Making white bread is fairly easy. Fresh bread is very tasty without all of the preservatives and other crap. It does take time, but most of the time is spent waiting, so you can read, screw around on your computer or go for a walk during some of the waiting times.
This recipe will yield one loaf. It will scale up for two loaves by doubling the ingredients; you'll also need to double the flour addition steps (see #2 and #4).
Ingredients and Gear:
1 package of active dry yeast (¼ oz.)
1¼ cups of warm water (100-115°F)
1½ tablespoons of white sugar
1½ tablespoons of softened butter
½ tablespoon of salt
3¼ cups of bread flour-- some wizened old lady in the store told me that King Arthur flour is the best to use.
1 2-qt pan of water (optional)
Heating pad and cloth towel (optional)
2 large bowls
1 5x9 loaf pan (two for two loaves)
Plastic wrap or wax paper
Stand mixer or food processor with a dough blade (optional)
1. Put the warm water into a large bowl. Whisk in the yeast and the sugar. Let it stand for ten to fifteen minutes. You should see signs that the yeast is growing.
2. Stir in a cup of flour, mixing well. You can use a mixer, though a hand mixer will not handle the entire mixing process. A sturdy food processor with a dough blade or a heavy stand mixer will work nicely.
3. Mix in the salt and the butter. (If you add the salt before you mix in the first cup of flour, you will kill off most of the yeast, the dough won’t rise and the result will have the consistency and the taste of drywall.)
4. Add flour, a ¼ cup at a time, mixing it well. Towards the end, you are probably going to be mixing it in with your hands (unless you're using a powerful food processor or a stand mixer). Keep mixing the dough until it has all pulled together. It may take you a time or two to know when this happens; the dough will have picked up almost everything in the bowl.
5. Lightly flour a large flat surface (this is a reason to keep your countertops clean). Start kneading the dough. There are a bazillion techniques, one is to push the dough flat, fold it over on itself, turn it a ¼-turn, push it flat and keep repeating, adding flour as necessary to the surface. You need to do this for about ten minutes. You'll be finished when the dough becomes somewhat elastic and it won’t be sticky. What you are doing is breaking down the gluten so that the bread will rise properly. (If you use a stand mixer or a food processor to do the kneading, you may need to add additional flour or the dough will be too sticky.)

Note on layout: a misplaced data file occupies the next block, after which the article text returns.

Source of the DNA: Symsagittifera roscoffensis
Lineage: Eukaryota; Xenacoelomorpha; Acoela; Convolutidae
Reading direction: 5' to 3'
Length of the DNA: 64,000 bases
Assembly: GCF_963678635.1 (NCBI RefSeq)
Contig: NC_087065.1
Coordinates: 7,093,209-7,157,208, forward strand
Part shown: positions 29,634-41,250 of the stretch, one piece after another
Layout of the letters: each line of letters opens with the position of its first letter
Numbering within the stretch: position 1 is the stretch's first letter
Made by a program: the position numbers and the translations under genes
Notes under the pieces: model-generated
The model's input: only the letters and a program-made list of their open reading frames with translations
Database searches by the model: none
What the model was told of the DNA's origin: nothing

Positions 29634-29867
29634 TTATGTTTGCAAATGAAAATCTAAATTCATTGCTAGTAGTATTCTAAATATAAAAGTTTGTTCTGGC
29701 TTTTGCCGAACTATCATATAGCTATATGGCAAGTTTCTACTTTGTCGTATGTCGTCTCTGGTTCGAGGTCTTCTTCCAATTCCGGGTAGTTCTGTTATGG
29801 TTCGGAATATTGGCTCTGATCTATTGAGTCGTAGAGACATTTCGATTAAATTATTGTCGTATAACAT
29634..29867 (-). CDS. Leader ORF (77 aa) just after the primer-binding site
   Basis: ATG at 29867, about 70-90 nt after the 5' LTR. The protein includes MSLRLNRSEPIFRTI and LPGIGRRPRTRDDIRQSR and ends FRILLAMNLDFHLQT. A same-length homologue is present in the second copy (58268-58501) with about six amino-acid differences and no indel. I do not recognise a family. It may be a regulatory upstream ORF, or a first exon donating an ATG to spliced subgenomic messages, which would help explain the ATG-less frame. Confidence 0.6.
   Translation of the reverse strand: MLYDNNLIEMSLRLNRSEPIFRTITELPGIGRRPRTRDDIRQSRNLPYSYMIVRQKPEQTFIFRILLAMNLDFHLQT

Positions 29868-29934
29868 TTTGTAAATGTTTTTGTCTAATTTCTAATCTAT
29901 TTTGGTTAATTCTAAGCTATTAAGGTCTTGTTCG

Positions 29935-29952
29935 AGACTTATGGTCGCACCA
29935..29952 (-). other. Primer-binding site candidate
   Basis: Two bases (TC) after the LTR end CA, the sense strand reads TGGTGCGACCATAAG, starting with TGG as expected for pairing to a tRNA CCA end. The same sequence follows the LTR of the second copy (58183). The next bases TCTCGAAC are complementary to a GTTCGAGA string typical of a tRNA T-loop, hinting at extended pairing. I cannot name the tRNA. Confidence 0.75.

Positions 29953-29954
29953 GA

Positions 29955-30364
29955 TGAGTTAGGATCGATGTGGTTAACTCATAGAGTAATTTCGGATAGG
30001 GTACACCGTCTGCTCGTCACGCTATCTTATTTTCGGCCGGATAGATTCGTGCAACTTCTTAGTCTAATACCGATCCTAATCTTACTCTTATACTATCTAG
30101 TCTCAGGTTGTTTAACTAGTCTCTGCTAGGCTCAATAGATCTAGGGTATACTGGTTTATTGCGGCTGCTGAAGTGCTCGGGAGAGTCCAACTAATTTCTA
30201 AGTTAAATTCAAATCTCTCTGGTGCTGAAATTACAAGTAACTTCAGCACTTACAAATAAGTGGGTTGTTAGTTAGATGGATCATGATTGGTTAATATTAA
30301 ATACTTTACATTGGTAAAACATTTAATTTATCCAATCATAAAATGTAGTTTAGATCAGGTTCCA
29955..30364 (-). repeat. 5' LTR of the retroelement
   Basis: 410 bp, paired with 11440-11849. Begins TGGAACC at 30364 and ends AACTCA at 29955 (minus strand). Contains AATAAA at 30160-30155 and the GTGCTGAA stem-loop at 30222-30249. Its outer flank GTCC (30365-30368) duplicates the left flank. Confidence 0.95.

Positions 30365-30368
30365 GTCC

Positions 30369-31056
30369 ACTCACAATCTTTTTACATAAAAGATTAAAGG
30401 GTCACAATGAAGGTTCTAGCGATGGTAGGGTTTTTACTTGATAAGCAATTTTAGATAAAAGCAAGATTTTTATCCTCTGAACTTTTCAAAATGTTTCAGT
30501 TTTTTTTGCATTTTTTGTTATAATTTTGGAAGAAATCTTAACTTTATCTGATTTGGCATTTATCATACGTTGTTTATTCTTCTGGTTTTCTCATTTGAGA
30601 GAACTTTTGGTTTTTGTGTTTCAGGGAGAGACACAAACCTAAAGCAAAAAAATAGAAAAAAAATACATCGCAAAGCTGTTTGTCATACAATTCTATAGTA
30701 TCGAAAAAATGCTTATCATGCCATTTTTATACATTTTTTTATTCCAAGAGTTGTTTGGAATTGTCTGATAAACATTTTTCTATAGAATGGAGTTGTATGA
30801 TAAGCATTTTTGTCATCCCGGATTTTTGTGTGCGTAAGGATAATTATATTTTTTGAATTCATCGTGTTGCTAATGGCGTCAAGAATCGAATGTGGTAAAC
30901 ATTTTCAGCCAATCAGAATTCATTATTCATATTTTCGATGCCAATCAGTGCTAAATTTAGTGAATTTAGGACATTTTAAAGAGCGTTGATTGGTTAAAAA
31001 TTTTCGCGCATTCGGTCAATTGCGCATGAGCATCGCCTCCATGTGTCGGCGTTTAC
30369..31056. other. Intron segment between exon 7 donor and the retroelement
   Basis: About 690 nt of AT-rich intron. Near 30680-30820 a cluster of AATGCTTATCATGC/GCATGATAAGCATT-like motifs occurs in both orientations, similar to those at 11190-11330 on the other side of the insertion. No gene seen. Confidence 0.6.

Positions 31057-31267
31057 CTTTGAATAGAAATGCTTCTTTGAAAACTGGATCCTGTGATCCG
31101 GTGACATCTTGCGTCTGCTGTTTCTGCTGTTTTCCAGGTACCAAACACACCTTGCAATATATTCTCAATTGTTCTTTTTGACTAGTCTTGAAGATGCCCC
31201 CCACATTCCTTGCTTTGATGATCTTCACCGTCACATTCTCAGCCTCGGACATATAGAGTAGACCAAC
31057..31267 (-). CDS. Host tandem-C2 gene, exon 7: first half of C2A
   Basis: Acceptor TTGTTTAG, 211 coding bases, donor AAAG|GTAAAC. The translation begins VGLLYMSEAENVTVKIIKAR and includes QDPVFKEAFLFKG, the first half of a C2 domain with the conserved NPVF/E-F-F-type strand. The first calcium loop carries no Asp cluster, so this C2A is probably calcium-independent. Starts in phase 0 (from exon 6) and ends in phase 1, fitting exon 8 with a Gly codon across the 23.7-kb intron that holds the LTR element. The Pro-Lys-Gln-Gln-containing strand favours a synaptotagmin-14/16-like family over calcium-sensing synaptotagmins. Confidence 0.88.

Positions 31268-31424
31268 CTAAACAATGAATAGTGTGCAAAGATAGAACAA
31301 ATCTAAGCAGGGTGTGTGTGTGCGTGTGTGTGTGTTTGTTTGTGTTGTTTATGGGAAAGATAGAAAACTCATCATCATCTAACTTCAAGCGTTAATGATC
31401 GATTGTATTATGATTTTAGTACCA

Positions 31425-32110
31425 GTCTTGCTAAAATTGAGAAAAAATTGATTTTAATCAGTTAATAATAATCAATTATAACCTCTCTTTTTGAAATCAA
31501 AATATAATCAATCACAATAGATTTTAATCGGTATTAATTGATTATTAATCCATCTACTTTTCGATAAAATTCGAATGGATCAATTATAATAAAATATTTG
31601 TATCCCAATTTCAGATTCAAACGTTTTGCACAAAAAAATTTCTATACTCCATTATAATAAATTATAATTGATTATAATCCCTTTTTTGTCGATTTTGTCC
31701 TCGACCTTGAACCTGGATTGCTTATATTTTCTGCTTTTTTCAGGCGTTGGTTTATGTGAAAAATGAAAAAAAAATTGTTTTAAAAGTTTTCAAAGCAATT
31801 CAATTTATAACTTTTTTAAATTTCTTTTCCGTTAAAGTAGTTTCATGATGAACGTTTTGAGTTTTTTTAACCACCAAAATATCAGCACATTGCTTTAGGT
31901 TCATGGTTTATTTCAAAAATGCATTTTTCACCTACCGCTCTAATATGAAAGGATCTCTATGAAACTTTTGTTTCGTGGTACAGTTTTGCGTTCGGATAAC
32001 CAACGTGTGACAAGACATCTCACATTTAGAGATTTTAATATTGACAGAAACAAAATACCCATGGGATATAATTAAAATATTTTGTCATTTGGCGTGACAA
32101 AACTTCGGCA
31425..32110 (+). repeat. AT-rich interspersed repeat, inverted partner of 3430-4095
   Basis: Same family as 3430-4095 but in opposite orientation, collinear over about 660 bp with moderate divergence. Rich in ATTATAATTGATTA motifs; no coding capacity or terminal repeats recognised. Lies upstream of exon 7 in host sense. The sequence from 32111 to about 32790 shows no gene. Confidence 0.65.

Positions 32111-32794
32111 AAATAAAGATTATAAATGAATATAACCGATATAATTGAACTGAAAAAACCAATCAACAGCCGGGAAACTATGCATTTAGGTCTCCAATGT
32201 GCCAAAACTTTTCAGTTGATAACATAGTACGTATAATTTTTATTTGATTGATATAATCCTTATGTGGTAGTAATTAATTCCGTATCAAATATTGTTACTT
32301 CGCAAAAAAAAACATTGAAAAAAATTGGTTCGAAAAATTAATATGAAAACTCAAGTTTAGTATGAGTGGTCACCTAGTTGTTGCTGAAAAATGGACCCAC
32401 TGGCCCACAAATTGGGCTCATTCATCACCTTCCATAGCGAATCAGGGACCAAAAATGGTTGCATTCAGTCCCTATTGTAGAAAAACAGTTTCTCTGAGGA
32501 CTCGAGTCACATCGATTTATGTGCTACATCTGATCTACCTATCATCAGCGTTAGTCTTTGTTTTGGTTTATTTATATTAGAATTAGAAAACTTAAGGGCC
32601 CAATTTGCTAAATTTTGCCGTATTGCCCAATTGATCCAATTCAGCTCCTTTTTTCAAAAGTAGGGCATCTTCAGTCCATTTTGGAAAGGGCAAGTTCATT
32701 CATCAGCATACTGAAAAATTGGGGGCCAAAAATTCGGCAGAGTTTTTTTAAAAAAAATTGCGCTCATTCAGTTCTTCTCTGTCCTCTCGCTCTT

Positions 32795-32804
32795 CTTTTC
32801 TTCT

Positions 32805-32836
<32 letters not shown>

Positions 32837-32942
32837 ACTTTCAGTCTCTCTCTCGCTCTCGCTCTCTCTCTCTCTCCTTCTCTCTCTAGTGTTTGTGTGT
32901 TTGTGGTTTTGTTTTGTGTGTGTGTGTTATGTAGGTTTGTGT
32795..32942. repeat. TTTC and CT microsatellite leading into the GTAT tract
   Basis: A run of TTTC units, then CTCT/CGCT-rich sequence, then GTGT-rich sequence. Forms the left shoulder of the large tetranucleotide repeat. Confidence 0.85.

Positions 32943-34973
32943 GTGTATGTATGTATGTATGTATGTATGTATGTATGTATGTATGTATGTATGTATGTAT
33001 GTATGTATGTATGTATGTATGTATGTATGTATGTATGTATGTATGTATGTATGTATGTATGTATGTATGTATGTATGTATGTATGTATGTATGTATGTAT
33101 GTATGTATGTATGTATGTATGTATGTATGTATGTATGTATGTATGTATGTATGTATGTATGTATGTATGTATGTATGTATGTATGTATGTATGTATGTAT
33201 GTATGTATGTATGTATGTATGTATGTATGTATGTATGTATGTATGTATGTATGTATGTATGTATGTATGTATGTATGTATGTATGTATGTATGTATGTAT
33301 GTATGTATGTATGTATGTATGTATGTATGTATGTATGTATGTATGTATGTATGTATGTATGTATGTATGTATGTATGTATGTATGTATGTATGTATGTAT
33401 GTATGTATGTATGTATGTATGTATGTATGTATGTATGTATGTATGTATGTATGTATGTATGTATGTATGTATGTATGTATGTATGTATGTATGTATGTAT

6. Optional: If you have a cold kitchen, half-way through the kneading process, either put the pan of water on the stove and boil the water or turn on the heating pad.
7. When you are done kneading, put a little bit of vegetable oil in the other large bowl. Put the ball of dough in the bowl and turn it over so the entire ball is lightly covered with oil– this keeps it from sticking to the sides. (Don’t clean up the flour left on the countertop, you’ll need it.)
8. Cover the bowl with plastic wrap or wax paper, cover with a towel and set aside to rise. If your kitchen is cold, put the bowl on top of a heating pad and then put a towel over the bowl. Or you can put the bowl the top rack in a cold oven. Put the pan of very hot water on the bottom rack. This will warm the inside of the oven to 80-90°. If you leave it out on the counter in a cold kitchen (like up here in South Cryogenica in the winter), it won’t rise property. Given a choice between the "hot water in the oven" method or the "heating pad" method, the heating pad is far easier to use.
Be careful here if you use the "hot water & oven" method. You can over-rise the dough. In a 63°F kitchen, I've found that using a heating pad for the first rise works the best.
Let it rise for an hour, it will double in size. If it rises too much or too little, adjust your rising time as need be.
9. (If you are using a cold oven to rise the dough, take the pan of water out of the bottom rack and put it back on the stove to reheat it.) Take the wrap of the bowl and punch the dough down to deflate it. Dump the dough onto the floured countertop. (If you doubled the recipe for two loaves, this is where you must cut the dough into two equal amounts.) Flatten the dough out and shape it into a size that will fit the loaf pan(s). A little kneading in this step doesn't hurt, but don't go nuts. You can over-work the dough.
10. Lightly grease the inside of the loaf pan. Put the dough inside. Lightly coat one side of a sheet of plastic wrap or wax paper with vegetable oil and lay it over the top of the loaf pan, oiled side down. Do not stretch plastic wrap tight.
11. Put the loaf pan aside to rise for 45 minutes. If you have a cold kitchen, put the loaf pan back in the cold oven on the top rack and the pan of hot water on the bottom rack for 30 minutes. Or you can put the loaf pan(s) on a heating pad and cover them with a towel.
12. Take the loaf pan and the water pan out of the oven and set the loaf pan on a countertop. (Do whatever you want with the hot water). Set the oven rack so it is in the middle of the oven.
13. Preheat the oven to 425°.
14. Remove the wax paper/plastic wrap from the loaf and put it in the oven for 30 minutes, and turn the oven down to 375°. You can test for doneness by taking the loaf out of the pan and tapping it on the bottom, it should sound somewhat hollow. If you want the sides to be a little crusty, take the loaf out of the pan 5 minutes early and then put the loaf back into the oven.
15. Remove the loaf from the pan (if you didn’t in the previous step) and set it on a cooling rack. Let it cool almost all the way to room temperature (by touch) before you slice into it. Store in a bread bag.